San Antonio supporters and organizers of the Black Lives Matter movement met Sunday afternoon to discuss getting to the bottom of what they consider to be the root of local police brutality: “the corrupt police association contract.”
“This is a mafia contract, as good as a mob contract, to allow [SAPD officers] to beat up on anyone who’s ever wanted justice,” said Mario Marcel Salas, former city councilman and University of Texas at San Antonio professor. Salas organized the event, which was held at the Cesar E. Chavez Service Center on East Commerce Street and hosted more than 50 attendees.
“People are going to try to say we’re anti-police,” Salas added. “We are not anti-police. We are pro-police, but we’re anti-police-doing-things-they-shouldn’t-be-doing.”
The problem with the San Antonio Police Officers Association (SAPOA) contract is that it has allowed more than two-thirds of fired officers to be reinstated, said Ojiyoma Martin, 33, founder of FixSAPD, one of the several young local organizers who attended the meeting. Others in attendance included Jourdyn Parks, Pharaoh Clark, and Roger Mortensen, representing the Reliable Revolutionaries.
The next SAPOA contract is set to be negotiated next year.
Martin quoted a 2017 Washington Post investigative series titled Fired/Rehired that identified San Antonio as the No. 1 city of the nation’s 55 largest cities for reinstating officers, with 70 percent of all fired officers winning their jobs back.
In each instance, arbitrators overruled SAPD Police Chief William McManus and handed down lighter punishments that kept the officers on the force.
“The conversation I want to have isn’t about getting rid of police – that is not what I’m here to talk about,” Martin said. “I want to talk about getting rid of barriers to upholding decisions made by the chief of police about running his current police department. The barriers that shield bad police officers, placing them above the law and creating inequality of justice.”
These barriers are within the union contract and in Chapters 143 and 174 of Texas’ Local Government Code, Martin said. These laws hinder San Antonians’ ability to secure lasting police reform, she added.
Chapter 143 “provides excessive due process to police officers before they can be fired,” and Chapter 174 “gives officers an arbitration process that sets police departments up to get what they want from the city before the negotiations begin,” the FixSAPD website states.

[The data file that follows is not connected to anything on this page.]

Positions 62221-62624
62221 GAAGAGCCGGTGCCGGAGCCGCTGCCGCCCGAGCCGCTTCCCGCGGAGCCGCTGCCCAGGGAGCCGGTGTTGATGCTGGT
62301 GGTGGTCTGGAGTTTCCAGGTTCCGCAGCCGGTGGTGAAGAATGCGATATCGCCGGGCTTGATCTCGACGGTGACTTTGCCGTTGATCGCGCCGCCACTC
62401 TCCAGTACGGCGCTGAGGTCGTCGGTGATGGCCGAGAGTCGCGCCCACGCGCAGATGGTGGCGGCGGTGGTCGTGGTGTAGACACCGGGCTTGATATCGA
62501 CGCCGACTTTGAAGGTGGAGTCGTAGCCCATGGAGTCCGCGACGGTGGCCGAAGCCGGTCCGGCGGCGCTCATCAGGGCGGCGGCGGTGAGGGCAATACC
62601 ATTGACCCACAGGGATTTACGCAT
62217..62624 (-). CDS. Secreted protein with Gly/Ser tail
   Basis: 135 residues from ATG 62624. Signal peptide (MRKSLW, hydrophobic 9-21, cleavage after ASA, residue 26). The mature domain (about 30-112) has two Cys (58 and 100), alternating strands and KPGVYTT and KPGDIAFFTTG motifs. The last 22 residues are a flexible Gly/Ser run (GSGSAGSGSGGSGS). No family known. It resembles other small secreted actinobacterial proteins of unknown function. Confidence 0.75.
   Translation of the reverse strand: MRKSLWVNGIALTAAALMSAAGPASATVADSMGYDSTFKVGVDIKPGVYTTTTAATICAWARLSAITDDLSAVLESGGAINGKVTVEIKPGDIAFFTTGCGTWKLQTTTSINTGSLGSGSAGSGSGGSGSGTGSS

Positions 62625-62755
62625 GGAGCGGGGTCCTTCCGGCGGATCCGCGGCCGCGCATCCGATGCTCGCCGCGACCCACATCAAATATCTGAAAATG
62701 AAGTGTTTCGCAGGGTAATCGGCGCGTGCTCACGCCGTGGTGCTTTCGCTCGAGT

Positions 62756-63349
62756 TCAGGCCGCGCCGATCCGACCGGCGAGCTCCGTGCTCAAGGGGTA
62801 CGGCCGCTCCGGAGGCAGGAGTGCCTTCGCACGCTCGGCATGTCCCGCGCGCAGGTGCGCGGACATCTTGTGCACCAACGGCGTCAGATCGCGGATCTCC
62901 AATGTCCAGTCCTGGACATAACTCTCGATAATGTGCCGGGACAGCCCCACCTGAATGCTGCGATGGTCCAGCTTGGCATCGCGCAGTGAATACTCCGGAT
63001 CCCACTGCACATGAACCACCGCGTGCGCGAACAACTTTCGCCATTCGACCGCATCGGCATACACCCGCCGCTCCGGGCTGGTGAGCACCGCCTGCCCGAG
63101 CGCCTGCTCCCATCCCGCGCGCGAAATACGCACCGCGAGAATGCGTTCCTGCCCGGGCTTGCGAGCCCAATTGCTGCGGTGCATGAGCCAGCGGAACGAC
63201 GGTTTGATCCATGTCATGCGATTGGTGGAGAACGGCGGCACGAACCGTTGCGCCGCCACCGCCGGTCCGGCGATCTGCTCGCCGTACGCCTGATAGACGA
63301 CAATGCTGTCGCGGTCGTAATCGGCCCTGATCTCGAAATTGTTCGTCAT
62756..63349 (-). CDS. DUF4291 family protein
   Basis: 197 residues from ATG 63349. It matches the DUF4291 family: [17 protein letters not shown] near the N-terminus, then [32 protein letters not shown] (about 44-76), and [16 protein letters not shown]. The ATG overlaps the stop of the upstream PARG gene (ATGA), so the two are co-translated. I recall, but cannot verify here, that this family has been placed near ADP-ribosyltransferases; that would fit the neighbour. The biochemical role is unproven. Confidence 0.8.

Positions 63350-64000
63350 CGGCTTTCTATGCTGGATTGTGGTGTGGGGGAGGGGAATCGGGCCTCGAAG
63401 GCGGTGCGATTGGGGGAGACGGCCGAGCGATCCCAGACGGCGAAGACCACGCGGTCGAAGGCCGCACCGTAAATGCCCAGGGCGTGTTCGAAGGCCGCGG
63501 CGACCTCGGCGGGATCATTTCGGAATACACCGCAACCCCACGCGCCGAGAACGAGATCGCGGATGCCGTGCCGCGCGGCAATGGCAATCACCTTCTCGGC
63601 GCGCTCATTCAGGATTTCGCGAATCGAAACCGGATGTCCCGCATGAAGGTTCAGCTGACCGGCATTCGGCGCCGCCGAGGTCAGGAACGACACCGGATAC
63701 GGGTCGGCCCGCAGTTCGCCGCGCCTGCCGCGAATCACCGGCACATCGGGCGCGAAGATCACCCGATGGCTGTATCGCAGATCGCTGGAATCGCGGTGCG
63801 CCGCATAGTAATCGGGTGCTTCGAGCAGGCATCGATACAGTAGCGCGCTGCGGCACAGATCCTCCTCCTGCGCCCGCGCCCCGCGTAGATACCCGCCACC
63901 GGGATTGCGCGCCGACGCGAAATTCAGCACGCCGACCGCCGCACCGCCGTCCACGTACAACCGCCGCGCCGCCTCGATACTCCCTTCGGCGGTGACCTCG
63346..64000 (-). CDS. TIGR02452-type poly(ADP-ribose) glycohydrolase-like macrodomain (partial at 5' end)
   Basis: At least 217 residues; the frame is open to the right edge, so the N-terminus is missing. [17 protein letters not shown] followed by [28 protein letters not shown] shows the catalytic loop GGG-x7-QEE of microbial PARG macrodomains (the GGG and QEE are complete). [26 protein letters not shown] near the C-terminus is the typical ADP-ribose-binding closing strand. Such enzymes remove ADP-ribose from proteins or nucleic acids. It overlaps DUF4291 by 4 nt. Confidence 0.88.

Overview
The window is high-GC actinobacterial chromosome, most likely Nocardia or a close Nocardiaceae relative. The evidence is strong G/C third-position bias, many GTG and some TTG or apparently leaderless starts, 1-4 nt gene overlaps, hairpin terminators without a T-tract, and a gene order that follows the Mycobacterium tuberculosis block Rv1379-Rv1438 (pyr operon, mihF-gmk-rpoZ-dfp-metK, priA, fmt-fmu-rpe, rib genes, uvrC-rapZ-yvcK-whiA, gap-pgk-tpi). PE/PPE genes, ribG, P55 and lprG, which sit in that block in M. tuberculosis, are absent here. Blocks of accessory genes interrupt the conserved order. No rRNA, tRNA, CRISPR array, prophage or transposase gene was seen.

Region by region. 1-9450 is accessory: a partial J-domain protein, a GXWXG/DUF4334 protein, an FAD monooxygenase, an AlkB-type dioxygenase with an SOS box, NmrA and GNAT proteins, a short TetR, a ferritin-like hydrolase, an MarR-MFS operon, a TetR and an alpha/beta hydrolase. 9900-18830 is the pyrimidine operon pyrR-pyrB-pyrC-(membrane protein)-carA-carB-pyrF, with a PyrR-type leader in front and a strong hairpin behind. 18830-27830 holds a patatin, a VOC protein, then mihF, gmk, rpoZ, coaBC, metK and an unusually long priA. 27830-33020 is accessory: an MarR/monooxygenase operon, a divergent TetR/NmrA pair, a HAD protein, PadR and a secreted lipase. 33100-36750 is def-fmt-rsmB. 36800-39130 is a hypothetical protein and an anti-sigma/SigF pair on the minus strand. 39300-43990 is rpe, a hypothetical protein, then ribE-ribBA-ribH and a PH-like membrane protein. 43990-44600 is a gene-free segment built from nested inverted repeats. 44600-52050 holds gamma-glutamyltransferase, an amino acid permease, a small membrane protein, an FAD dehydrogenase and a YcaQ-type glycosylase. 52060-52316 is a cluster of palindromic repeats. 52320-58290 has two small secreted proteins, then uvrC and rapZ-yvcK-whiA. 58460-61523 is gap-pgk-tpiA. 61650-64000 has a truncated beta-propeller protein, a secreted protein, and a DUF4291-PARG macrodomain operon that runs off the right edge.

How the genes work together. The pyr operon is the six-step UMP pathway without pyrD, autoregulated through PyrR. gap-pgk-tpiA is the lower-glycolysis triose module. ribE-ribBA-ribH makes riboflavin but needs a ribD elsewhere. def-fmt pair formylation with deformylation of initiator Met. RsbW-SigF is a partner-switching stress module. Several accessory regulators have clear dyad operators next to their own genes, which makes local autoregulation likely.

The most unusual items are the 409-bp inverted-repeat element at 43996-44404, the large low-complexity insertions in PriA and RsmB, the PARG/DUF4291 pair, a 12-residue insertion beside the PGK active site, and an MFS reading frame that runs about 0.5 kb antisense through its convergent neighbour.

Ernest J. Martinez, chairman of the Cesar E. Chavez Legacy & Educational Foundation (CECLEF), said while McManus has done his job and fired bad officers on every proper occasion, SAPOA makes sure the officer comes back on the force.
“We are the seventh-largest city in the nation,” Martinez said. “We need to petition for reform, we need to vote and hold our City Hall accountable.”
Martinez said police departments in other cities such as Los Angeles, New York, and others copy the San Antonio union’s contract because it’s so airtight in favor of cops.
Calling for unity among the attendees to fight the contract and chapters 143 and 174, Ananda Tomas and Gylon Jackson said they want to come before the City Council with a solid, unified call to action. Tomas invited anyone interested in helping create the call to action to attend a 6 p.m. June 24 meeting at the Radius Center, 106 Auditorium Circle #120.
“I’ve been to several of these meetings and not seen them bear fruit,” Jackson said. “We must and we will find a way to come together.”
Bexar County Commissioner Tommy Calvert (Pct. 4) warned the meeting attendees that getting the contract changed will be difficult and will take funding. He encouraged the attendees to start fundraising now.
“Unfortunately, freedom isn’t free,” Calvert said, noting that the union will fight back and it will have money and resources on its side.
Other speakers at the three-and-a-half hour meeting included T.C. Calvert Sr. and family members of those killed by San Antonio police officers: Debbie Bush, the aunt of Marquise Jones; Bernice Roundtree, Charles Roundtree’s aunt and adoptive mother; and the Rev. Noble Cooper and wife Jennifer, the parents of Norman Cooper. The family members shared their personal testimonies outlining why SAPD needs reform.
Salas said the group likely will call another meeting in the next week or two, with the date and place to be determined.
Correction: An earlier version of this story listed a restaurant not affiliated with the upcoming meeting. The story has been updated.